By Peter J. Mikulecky, Chris Hren

Studying for a chemistry test can be a real challenge, but it doesn’t have to be. You just need to know how to do it right. In reality, the process of studying starts long before you sit down the night before a test and try to figure out complex chemistry problems between energy drinks.

If you think studying consists of looking over the study guide once, glancing at a few problems, and then texting your friends, you should really keep reading. The following list gives you quality guidelines for how to study for a chemistry test:

  • Don’t cram. Studying a little bit at a time over the course of the entire unit is far and away the best plan for mastering the material and building your confidence in it. Chemistry is complex. It isn’t really something that’s meant to be consumed in mass quantities over a brief period of time.

    Taking the material that you learned in class each day and reviewing it at home for 15 to 20 minutes at night will pay huge dividends on test day. Yes, studying the night before the test is always a good part of the plan, but preparing far in advance will be more than worth it.

  • Figure out exactlywhich concepts will be on the test. Before you begin studying, determine which concepts from the unit are going to be on the test. Go back and look over your notes from class and look at the study guide. Check out the textbook if you bothered to bring it home; it might help. See which topics overlap all of those. Determine which topics are the most discussed. Get together a list of topics that you think will be the focus of the test, and then study those.

  • Allocate your study time wisely. Sadly, your time is limited. You can’t just pause the day and study chemistry for hours on end. Heck, you probably have other tests to study for, too. So with that in mind, after you figure out what will be on the test, study it.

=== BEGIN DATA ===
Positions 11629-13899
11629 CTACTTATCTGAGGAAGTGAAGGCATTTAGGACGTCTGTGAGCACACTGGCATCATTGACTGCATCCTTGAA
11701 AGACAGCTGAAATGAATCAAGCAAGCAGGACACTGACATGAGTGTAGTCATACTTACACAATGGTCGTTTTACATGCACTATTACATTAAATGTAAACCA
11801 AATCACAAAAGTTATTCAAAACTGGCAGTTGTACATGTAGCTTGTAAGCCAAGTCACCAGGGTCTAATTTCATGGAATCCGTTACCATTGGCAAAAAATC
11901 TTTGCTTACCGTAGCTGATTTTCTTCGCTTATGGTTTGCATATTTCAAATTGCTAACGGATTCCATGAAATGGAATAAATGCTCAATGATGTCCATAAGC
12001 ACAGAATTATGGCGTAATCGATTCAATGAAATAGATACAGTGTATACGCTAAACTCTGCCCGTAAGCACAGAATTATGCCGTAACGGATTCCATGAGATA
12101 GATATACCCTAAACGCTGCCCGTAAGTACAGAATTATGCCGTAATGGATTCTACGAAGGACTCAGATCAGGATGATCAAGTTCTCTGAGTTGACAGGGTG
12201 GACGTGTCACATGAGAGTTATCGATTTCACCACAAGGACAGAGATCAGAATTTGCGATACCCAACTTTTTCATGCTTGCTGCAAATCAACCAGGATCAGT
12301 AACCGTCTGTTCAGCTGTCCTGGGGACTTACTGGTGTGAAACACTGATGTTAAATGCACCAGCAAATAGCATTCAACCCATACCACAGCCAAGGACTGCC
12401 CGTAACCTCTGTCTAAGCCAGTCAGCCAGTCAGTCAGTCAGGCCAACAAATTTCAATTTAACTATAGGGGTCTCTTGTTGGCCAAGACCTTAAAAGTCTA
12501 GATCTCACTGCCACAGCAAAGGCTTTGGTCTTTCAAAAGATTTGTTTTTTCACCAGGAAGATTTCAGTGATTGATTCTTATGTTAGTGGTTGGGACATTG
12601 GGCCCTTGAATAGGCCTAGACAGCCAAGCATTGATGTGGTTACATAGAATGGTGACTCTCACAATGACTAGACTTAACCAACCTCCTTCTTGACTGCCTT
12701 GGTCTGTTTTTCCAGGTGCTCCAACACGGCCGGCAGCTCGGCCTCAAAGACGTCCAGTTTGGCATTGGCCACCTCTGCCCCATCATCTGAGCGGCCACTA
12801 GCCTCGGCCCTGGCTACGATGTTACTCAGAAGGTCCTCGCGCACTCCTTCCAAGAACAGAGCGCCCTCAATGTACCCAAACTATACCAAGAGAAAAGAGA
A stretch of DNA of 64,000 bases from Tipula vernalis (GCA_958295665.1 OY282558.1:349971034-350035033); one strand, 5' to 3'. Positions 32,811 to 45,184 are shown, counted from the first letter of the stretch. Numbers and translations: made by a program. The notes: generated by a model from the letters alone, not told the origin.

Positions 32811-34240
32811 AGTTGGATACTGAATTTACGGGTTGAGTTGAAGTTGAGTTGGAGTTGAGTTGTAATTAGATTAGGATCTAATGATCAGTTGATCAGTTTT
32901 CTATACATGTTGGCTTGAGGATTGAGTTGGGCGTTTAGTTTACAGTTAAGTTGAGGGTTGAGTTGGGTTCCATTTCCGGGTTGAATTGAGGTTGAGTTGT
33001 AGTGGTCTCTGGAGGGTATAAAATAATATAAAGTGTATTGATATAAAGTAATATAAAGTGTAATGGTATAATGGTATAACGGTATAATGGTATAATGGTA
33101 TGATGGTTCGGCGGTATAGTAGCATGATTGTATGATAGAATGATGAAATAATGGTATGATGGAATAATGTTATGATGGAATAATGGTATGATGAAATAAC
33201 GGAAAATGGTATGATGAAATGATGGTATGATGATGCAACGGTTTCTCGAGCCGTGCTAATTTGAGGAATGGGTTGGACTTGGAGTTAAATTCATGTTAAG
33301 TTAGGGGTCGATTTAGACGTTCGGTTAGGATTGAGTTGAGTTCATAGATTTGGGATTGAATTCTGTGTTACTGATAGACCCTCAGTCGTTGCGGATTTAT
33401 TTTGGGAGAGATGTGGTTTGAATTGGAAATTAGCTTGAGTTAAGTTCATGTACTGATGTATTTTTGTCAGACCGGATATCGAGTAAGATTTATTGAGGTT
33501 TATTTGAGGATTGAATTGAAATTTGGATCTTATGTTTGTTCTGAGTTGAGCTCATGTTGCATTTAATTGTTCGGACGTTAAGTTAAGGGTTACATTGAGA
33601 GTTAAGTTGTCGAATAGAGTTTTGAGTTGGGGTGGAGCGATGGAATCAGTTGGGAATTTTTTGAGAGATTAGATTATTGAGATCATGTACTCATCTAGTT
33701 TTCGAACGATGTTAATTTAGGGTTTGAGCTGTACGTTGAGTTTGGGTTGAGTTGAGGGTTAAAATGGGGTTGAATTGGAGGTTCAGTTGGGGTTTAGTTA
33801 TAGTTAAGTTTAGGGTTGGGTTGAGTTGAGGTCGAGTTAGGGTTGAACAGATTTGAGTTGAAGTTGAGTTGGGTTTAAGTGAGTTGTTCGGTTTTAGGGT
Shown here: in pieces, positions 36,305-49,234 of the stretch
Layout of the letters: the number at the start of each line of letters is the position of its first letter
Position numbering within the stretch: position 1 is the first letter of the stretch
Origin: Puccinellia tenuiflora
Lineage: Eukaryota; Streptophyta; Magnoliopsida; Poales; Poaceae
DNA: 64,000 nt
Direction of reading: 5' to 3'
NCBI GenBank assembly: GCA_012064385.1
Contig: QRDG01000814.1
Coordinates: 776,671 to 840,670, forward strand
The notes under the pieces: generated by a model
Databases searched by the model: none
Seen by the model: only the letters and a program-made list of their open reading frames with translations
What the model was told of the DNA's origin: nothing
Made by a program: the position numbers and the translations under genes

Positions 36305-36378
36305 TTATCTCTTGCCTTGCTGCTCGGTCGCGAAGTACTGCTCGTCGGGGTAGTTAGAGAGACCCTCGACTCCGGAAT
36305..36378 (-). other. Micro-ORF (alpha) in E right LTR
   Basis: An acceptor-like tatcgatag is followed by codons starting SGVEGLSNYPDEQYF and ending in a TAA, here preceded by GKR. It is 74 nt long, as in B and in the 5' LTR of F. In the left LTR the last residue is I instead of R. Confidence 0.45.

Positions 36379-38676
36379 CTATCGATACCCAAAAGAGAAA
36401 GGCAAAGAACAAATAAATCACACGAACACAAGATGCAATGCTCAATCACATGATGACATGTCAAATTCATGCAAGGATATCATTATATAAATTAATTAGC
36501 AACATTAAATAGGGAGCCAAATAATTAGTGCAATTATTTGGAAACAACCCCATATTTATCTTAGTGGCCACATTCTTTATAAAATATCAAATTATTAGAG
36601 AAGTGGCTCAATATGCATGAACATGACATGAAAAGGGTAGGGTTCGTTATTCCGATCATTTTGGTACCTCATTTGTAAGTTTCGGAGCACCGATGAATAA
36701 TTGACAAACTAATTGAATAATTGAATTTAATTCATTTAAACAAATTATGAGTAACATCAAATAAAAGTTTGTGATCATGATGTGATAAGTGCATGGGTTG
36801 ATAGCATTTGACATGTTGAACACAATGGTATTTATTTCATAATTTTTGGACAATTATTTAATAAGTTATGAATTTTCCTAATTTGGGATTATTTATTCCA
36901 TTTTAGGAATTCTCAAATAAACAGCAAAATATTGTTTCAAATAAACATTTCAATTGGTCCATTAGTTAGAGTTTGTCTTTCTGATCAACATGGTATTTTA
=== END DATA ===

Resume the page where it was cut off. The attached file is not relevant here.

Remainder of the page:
Most chemistry units have a ton of information in them, some of it far more important than others. Unless you’re quite lucky, you probably aren’t going to master every topic in the unit. Spend the bulk of your time on the stuff you know will be on the test. Don’t get sidetracked for an hour trying to understand one rather obscure concept that probably has little bearing on your success or failure on the test.

  • Don’t worry about the exceptions until you know the basics. In chemistry, it sure seems like every time a rule or a theory is laid out, you run across exceptions. Electron configurations are nice and simple, except for the compounds needing only two electrons instead of eight for a full valence shell. Lewis dot structures are easy to draw, except for that entire bit about expanded and unfilled octets. You get the idea.

    Many times, students freak themselves out worrying about these exceptions without truly grasping the base concept. If the exceptions are going to be on the test, they’ll be a very minor portion. Besides, those exceptions won’t matter if you don’t understand the base concept in the first place.